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BC Politics

Controversial Job Training Contracts a ‘Missed Opportunity’ to Strengthen Communities, Says Advocate

Minister Shane Simpson says new policy focused on preparing people for work.

Andrew MacLeod 18 Feb

Andrew MacLeod is The Tyee’s Legislative Bureau Chief in Victoria and the author of All Together Healthy (Douglas & McIntyre, 2018). Find him on Twitter or reach him at

The B.C. government missed an opportunity to strengthen community groups and advance its poverty reduction goals when it awarded hundreds of millions of dollars worth of contracts to provide employment services, says an expert on using procurement to create social benefits.

“Every purchase, intentionally or unintentionally, has an economic but also an environmental and social impact,” said David LePage, a co-founder and managing director of Buy Social Canada, an organization based in Vancouver that certifies social enterprises and promotes social procurement.

Social benefit goals need to be built into the process when governments buy goods or services, he said. “Our presumption is if you intentionally add a social value, you will create healthier communities through existing purchasing.”

But Shane Simpson, the minister responsible, says the program’s main goal has to be helping people find work. Overall, more money will be going to non-profits than ever before, he said, and the jobs program ties in well with the government’s soon to be announced anti-poverty strategy.

Earlier this month the provincial government announced the winners of contracts to provide the WorkBC program over the next six years starting April 1.

“I was surprised the government did not take the opportunity to integrate some of the great objectives around poverty reduction and community building that they hold as policy,” LePage said. “They missed an opportunity is the best way for me to say it.”

Billions to spend

The WorkBC program is funded through $2.5 billion in employment insurance funds that the federal government has committed over six years. It is administered by the province, which adds tens of millions in funding.

More than 50,000 clients throughout the province use the services each year, receiving help to search for jobs, assess their skills and get training.

Successful bidders included several non-profit agencies like the YWCA and the Open Door Social Services Society, but also big international companies like Maximus Canada Employment Services Ltd. and WCG International Consultants Ltd.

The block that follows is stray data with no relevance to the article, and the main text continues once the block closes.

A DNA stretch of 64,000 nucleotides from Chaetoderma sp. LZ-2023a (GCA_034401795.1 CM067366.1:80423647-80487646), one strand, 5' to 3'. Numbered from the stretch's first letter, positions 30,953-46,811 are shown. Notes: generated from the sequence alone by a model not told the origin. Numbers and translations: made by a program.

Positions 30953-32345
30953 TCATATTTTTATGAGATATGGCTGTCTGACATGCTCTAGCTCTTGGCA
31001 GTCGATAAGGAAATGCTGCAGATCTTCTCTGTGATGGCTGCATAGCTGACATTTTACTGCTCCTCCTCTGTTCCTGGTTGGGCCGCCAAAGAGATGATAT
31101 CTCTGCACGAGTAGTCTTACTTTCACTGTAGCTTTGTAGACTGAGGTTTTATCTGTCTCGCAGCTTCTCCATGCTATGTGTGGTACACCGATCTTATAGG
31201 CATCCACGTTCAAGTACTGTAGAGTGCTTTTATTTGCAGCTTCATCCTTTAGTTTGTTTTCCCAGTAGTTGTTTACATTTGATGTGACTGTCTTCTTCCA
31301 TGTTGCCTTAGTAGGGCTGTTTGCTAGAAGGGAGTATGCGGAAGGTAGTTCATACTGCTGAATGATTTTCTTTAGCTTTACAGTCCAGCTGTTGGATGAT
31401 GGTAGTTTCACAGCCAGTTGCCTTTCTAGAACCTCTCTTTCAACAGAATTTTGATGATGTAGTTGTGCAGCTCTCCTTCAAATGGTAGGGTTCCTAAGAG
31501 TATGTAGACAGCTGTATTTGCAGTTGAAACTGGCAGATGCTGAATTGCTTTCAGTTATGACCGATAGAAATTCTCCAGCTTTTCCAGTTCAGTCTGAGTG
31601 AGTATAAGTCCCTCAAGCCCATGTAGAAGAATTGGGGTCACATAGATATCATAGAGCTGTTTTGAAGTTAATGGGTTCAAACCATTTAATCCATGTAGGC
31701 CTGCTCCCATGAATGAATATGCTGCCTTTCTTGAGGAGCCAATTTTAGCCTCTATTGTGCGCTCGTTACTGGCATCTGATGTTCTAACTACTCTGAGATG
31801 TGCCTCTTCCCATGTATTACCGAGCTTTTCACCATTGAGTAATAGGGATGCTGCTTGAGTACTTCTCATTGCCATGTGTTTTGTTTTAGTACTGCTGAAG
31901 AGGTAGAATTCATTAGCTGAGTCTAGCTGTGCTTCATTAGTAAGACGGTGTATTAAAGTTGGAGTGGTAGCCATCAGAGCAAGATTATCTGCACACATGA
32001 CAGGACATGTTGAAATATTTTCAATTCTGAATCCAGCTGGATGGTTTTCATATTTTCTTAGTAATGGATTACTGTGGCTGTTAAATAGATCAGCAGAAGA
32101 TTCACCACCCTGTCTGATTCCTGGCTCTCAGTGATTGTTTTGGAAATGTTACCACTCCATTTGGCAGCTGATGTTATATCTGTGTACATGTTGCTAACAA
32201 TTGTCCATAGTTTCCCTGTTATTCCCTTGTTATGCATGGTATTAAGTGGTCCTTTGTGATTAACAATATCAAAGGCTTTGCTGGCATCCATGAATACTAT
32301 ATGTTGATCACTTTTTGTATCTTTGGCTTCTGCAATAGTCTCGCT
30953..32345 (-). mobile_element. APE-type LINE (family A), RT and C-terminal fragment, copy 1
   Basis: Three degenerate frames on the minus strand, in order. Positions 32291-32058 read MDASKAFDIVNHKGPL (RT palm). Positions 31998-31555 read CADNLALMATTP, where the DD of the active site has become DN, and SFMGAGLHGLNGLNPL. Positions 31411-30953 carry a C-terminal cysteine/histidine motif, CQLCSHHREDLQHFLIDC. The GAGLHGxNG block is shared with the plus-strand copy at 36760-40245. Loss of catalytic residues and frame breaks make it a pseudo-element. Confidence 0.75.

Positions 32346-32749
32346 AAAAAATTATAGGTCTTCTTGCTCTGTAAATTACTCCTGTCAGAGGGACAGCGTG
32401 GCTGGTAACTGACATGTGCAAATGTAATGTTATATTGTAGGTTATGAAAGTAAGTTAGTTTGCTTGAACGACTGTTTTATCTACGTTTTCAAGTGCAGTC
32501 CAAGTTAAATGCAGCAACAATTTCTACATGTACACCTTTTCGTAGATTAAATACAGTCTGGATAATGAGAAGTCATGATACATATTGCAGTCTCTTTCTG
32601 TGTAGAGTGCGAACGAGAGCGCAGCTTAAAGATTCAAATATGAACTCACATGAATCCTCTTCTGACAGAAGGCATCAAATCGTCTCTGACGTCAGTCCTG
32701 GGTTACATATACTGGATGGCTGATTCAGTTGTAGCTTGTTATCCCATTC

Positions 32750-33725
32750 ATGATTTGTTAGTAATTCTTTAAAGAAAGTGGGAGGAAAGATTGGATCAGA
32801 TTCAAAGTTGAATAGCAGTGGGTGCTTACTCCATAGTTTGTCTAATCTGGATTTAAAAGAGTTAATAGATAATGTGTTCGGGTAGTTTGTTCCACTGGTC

Meanwhile, some organizations that held contracts in the past were left out. Even before the results were publicly announced, some in the sector were talking about community-based service providers feeling under attack and expecting a significant number of layoffs.

“If the provincial government is trying to build healthy and inclusive communities, and they’re trying to end poverty, then the procurement and the employment strategy have to be integrated into that other goal,” LePage said.

“You can’t expect to achieve employment for people with barriers, you can’t expect to address underlying issues of poverty, unless you’re willing to use your procurement and your employment programs in a model that’s focused on not only good value for dollar, which no one says we shouldn’t get, but good value for dollar also includes the social benefit that’s being created.”

Bigger providers, more corporate

Janet Morton retired a year ago as executive director of the Greater Trail Community Skills Centre, where she’d worked since the centre opened in the small west-Kootenay city.

“Community-based employment programs are being replaced by the corporatized delivery of services that cannot possibly contribute to communities the way the skills centre has served our region over the past 21 years,” she said, adding the change will have a devastating impact.

In Trail, the contract went to the Kootenay Career Development Society, which has its head office in Nelson, 70 kilometres away.

“From what I can tell, there’s going to be fewer human beings based in the community of Trail providing services,” Morton said, stressing she’s criticizing the selection process, not the successful agency. “They’re not based in the community, so they don’t have the relationships either with the social sector or the business sector.”

Services in Prince George, Kelowna and many other communities will be provided by WCG, a company with Australian ownership that has its Canadian headquarters in Victoria. Maximus, which trades on the New York stock exchange and provides outsourcing services around the world, won contracts in Abbotsford, Summerland and elsewhere.

“You don’t get the intimacy of that connection and that capacity then to nurture and develop the kinds of programs and services that can make a real difference for people,” said Morton, who was also a member of the minister’s forum that provided advice on poverty reduction. “That fabric’s going to be lost. [Minister Simpson] ought to recognize that. He’s been in community work for a long time and he’s missed the boat if he doesn’t understand that.”

Employment agencies provide a “connective tissue” between the social and economic sectors, working closely with both employers and people who need jobs, Morton said.

She says the government’s procurement process is inconsistent with the government’s values and goals.

“On the one hand, the same ministry that oversees WorkBC has spearheaded the province’s very first poverty reduction legislation, while on the other hand it cuts the legs out from under organizations and communities like ours that are working so hard to develop the local workforce and create opportunities for people who want so badly to get out of poverty.”